May 2005
Volume 46, Issue 13
ARVO Annual Meeting Abstract  |   May 2005
Morphological Changes Associated With Changes in Retinal Electrophysiology After Acute Laser Lesion in the Rat Snake Eye
Author Affiliations & Notes
  • W.R. Elliott
    Naval Health Research Center Det Birected Energy Bioeffects Lab, Brooks City–Base, TX
  • R.D. Glickman
    Dept. of Ophthalmology, Univ of Tx Hlth Sci Ctr, San Antonio, TX
  • H. Zwick
    US Army Med Res Det, WRAIR, Brooks City–Base, TX
  • H. Rentmeister–Bryant
    NASA Ames, Moffett Federal Air Field, CA
  • Footnotes
    Commercial Relationships  W.R. Elliott, None; R.D. Glickman, None; H. Zwick, None; H. Rentmeister–Bryant, None.
  • Footnotes
    Support  NHRC ILIR,Neurotoxin Exposure & Treatemnt Program
Investigative Ophthalmology & Visual Science May 2005, Vol.46, 280. doi:
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      W.R. Elliott, R.D. Glickman, H. Zwick, H. Rentmeister–Bryant; Morphological Changes Associated With Changes in Retinal Electrophysiology After Acute Laser Lesion in the Rat Snake Eye . Invest. Ophthalmol. Vis. Sci. 2005;46(13):280.

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      © ARVO (1962-2015); The Authors (2016-present)

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Abstract: : Purpose: Utilizing the rat snake model, we previously reported a variety of effects of laser retinal injury including cellular immune responses, oxidative stress, and antioxidant treatment. We reported elsewhere the effects of acute laser injuries on retinal function, assessed with the pattern–evoked electroretinogram (PERG). Here we use the scanning laser ophthalmoscope (SLO), and associated methodologies, to characterize the retinal sequelae of laser injuries. Methods: A Rodenstock SLO (model 101), with acousto–optic modulator, was the imaging device, the stimulus platform for PERG, and the means for aligning the eye for laser exposures. Subjects were Great Plains ratsnakes (Elaphe guttata emoryi) anesthetized with a ketamine / xylazine cocktail for all procedures. Damaging laser exposures were produced with 50 mW, 10 msec exposures from a Nd:VO4 diode–pumped solid–state laser, mounted on, and coaxial with, the SLO’s imaging axis. The beam was shaped to produce a 50 micron retinal spot size, resulting in lesions approximately 75–100 µm in diameter. Exposures were placed in a linear array spaced 250 microns apart. Lesions were followed using direct imaging, with detection of oxidative and immune responses using specific fluorescent probes. Results:The photoreceptor matrix can be directly imaged in the small eye with the SLO, permitting observation of morphological changes in the retinal lesions over time. The photoreceptors affected are more reflective than normal cells in the first 24 hours after exposure. Within 1 hr after exposure, activated leucocytes are attracted by the damaged tissue, and begin to infiltrate the tissue surrounding the lesion. For 1–3 days, oxidation sensing probes, directly imaged by the SLO, show an oxidative process occuring in the lesion. Treatment of the exposed animals with N–acetylcysteine (NAC) reduced the apparent size of the lesion. Conclusions: The SLO is capable of directly imaging the photoreceptor matrix in the snake eye and pathological changes may be observed as they develope. The images of the retinal photoreceptor layer revealed a distinct pattern of responses after laser exposures. Two weeks post exposure, most of the cells which show this pathology are no longer seen in cSLO images. The mechanism of this cell death appears to have an oxidative stress component, which appears to be amenable to treatment.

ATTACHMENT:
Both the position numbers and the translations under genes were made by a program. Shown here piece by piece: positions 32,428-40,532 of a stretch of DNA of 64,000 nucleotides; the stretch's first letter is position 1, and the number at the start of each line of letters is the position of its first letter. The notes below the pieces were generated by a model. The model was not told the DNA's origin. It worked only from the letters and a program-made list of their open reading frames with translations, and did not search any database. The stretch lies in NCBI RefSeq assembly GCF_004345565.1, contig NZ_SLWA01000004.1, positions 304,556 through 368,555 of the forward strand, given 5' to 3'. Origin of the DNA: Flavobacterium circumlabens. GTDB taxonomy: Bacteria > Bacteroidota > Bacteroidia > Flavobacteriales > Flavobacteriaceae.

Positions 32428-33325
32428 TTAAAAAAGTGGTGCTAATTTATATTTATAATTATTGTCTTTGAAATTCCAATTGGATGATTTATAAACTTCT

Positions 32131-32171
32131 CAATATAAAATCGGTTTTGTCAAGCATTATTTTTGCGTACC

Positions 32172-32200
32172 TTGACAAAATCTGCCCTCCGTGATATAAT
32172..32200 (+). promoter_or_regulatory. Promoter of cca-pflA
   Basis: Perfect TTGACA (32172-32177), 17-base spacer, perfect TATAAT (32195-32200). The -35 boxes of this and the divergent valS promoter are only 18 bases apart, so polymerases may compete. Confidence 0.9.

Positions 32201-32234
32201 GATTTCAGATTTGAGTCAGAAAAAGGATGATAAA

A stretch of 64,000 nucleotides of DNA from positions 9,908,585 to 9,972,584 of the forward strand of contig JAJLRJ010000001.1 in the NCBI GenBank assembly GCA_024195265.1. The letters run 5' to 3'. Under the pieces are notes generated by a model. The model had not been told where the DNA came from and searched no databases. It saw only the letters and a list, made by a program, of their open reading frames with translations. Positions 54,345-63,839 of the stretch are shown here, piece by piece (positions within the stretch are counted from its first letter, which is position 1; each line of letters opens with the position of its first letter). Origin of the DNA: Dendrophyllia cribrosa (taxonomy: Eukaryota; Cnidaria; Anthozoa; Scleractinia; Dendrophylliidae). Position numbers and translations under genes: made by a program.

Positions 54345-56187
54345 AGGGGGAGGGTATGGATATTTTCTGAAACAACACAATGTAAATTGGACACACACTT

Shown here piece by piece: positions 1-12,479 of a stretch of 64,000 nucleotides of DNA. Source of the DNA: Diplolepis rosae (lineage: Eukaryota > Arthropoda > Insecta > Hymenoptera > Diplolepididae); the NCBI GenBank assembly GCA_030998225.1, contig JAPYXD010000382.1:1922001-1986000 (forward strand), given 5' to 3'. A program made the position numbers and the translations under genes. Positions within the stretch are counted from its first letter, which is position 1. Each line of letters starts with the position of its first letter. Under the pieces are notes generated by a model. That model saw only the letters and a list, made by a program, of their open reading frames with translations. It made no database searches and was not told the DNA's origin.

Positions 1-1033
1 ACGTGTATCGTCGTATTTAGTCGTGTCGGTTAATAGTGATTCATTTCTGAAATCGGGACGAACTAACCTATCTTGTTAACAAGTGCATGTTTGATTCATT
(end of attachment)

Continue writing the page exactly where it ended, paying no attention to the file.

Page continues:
Keywords: laser • pathology: experimental • photoreceptors 

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